|Year : 2017 | Volume
| Issue : 4 | Page : 629-636
Recombinant human fibroblast growth factor-2 promotes nerve regeneration and functional recovery after mental nerve crush injury
Sung Ho Lee1, Wei-Peng Jin1, Na Ri Seo1, Kang-Mi Pang1, Bongju Kim2, Soung-Min Kim1, Jong-Ho Lee D.D.S., M.S.D., Ph.D. 3
1 Dental Research Institute, Department of Oral and Maxillofacial Surgery, Seoul National University School of Dentistry, Seoul, Korea
2 Dental Life Science Research Institute, Clinical Translational Research Center for Dental Science, Seoul National University Dental Hospital, Seoul, Korea
3 Dental Research Institute, Department of Oral and Maxillofacial Surgery, Seoul National University School of Dentistry, Seoul; Dental Research Institute, Seoul National University, Seoul, Korea
|Date of Acceptance||17-Mar-2017|
|Date of Web Publication||4-May-2017|
Dental Research Institute, Department of Oral and Maxillofacial Surgery, Seoul National University School of Dentistry, Seoul; Dental Research Institute, Seoul National University, Seoul
Source of Support: This study was supported by a grant from the Korea Healthcare Technology R&D Project, Ministry for Health, Welfare & Family Affairs, Republic of Korea, No. A101578., Conflict of Interest: None
Several studies have shown that fibroblast growth factor-2 (FGF2) can directly affect axon regeneration after peripheral nerve damage. In this study, we performed sensory tests and histological analyses to study the effect of recombinant human FGF-2 (rhFGF2) treatment on damaged mental nerves. The mental nerves of 6-week-old male Sprague-Dawley rats were crush-injured for 1 minute and then treated with 10 or 50 μg/mL rhFGF2 or PBS in crush injury area with a mini Osmotic pump. Sensory test using von Frey filaments at 1 week revealed the presence of sensory degeneration based on decreased gap score and increased difference score. However, at 2 weeks, the gap score and difference score were significantly rebounded in the mental nerve crush group treated with 10 μg/mL rhFGF2. Interestingly, treatment with 10 μg/mL rhFGF had a more obviously positive effect on the gap score than treatment with 50 μg/mL rhFGF2. In addition, retrograde neuronal tracing with Dil revealed a significant increase in nerve regeneration in the trigeminal ganglion at 2 and 4 weeks in the rhFGF2 groups (10 μg/mL and 50 μg/mL) than in the PBS group. The 10 μg/mL rhFGF2 group also showed an obviously robust regeneration in axon density in the mental nerve at 4 weeks. Our results demonstrate that 10 μg/mL rhFGF induces mental nerve regeneration and sensory recovery after mental nerve crush injury.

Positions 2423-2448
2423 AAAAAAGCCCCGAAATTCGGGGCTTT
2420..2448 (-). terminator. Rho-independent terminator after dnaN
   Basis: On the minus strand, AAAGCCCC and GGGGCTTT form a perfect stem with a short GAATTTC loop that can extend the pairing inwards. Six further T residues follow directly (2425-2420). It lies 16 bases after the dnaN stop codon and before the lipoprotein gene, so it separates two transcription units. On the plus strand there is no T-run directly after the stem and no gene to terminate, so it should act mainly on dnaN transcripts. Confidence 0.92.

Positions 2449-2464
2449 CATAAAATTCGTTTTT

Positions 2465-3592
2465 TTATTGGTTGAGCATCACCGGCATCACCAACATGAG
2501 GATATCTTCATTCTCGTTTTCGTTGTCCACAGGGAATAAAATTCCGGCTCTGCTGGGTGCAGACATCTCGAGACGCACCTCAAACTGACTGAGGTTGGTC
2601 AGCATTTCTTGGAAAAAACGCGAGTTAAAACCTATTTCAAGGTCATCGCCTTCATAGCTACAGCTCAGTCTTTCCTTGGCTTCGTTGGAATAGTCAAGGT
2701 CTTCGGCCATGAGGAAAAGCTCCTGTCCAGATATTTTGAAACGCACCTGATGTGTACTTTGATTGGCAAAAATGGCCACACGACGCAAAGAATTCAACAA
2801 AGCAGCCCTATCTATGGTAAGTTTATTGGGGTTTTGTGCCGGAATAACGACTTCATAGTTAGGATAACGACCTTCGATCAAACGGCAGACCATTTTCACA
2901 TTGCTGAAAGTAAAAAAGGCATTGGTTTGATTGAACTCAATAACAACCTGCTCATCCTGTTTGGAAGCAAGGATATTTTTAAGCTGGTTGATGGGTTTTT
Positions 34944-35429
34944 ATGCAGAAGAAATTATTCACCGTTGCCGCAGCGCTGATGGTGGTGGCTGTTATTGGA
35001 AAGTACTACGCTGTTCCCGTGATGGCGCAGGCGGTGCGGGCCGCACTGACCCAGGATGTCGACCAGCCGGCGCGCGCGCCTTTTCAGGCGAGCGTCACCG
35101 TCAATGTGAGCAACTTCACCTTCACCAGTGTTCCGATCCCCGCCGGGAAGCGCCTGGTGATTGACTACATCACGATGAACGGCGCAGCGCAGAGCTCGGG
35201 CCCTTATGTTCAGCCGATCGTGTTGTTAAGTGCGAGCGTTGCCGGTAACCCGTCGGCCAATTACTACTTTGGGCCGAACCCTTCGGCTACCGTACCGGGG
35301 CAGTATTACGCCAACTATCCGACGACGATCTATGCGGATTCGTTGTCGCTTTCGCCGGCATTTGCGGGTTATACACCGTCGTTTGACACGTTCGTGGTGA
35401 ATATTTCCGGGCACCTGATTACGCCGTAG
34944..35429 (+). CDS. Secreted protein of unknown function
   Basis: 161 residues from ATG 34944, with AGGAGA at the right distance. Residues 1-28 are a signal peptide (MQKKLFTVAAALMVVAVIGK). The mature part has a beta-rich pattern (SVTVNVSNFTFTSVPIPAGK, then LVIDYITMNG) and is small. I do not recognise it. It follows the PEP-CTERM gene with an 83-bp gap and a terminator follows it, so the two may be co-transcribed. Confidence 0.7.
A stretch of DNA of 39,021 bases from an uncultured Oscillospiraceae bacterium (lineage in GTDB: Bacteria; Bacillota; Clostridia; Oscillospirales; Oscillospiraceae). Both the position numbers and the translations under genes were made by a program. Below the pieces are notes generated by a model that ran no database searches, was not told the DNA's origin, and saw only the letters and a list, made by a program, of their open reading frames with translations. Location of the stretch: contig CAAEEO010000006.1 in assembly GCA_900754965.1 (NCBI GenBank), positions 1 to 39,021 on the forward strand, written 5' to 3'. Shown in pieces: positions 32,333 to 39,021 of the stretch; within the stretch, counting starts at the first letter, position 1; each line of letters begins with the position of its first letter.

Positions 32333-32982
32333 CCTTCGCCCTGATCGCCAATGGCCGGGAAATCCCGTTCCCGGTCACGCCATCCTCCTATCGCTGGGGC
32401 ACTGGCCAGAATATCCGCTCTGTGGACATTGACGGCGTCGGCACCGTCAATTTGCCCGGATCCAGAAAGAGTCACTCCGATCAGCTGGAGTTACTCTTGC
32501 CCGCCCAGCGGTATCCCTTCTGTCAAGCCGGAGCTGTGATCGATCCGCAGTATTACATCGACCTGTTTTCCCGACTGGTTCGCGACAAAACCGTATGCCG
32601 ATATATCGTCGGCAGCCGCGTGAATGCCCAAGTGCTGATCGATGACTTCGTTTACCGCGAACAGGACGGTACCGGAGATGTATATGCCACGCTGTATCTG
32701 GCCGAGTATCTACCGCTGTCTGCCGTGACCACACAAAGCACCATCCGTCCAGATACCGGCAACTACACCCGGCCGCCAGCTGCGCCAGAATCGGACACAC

Keywords: nerve regeneration; mental nerve; fibroblast growth factor; crush injury; sensory neuron; functional recovery; neural regeneration
|How to cite this article:|
Lee SH, Jin WP, Seo NR, Pang KM, Kim B, Kim SM, Lee JH. Recombinant human fibroblast growth factor-2 promotes nerve regeneration and functional recovery after mental nerve crush injury. Neural Regen Res 2017;12:629-36
|How to cite this URL:|
Lee SH, Jin WP, Seo NR, Pang KM, Kim B, Kim SM, Lee JH. Recombinant human fibroblast growth factor-2 promotes nerve regeneration and functional recovery after mental nerve crush injury. Neural Regen Res [serial online] 2017 [cited 2019 Jul 21];12:629-36. Available from: http://www.nrronline.org/text.asp?2017/12/4/629/205104
| Introduction|| |
Damage to the inferior alveolar nerve often occurs during surgery or during other types of damage (Savignat et al. , 2007; Sun et al. , 2009; Kemp et al. , 2011). For example, the inferior alveolar nerve (IVN) and mental nerve (MN) can be easily damaged during dental surgery, including dentoalveolar, tumor, and orthognathic surgeries (Savignat et al. , 2008). Damage to the IVN can also occur during dental implantation (Alhassani and AlGhamdi, 2010). The MN originates from the trigeminal ganglion and innervates the lower lip (Imai et al. , 2003). Several surgical procedures are used to treat peripheral nerve damage, including sutures, nerve grafting, electrical stimulation, and stem cell therapy; however, these treatments are insufficient in recovering nerve function (Sullivan et al. , 2016).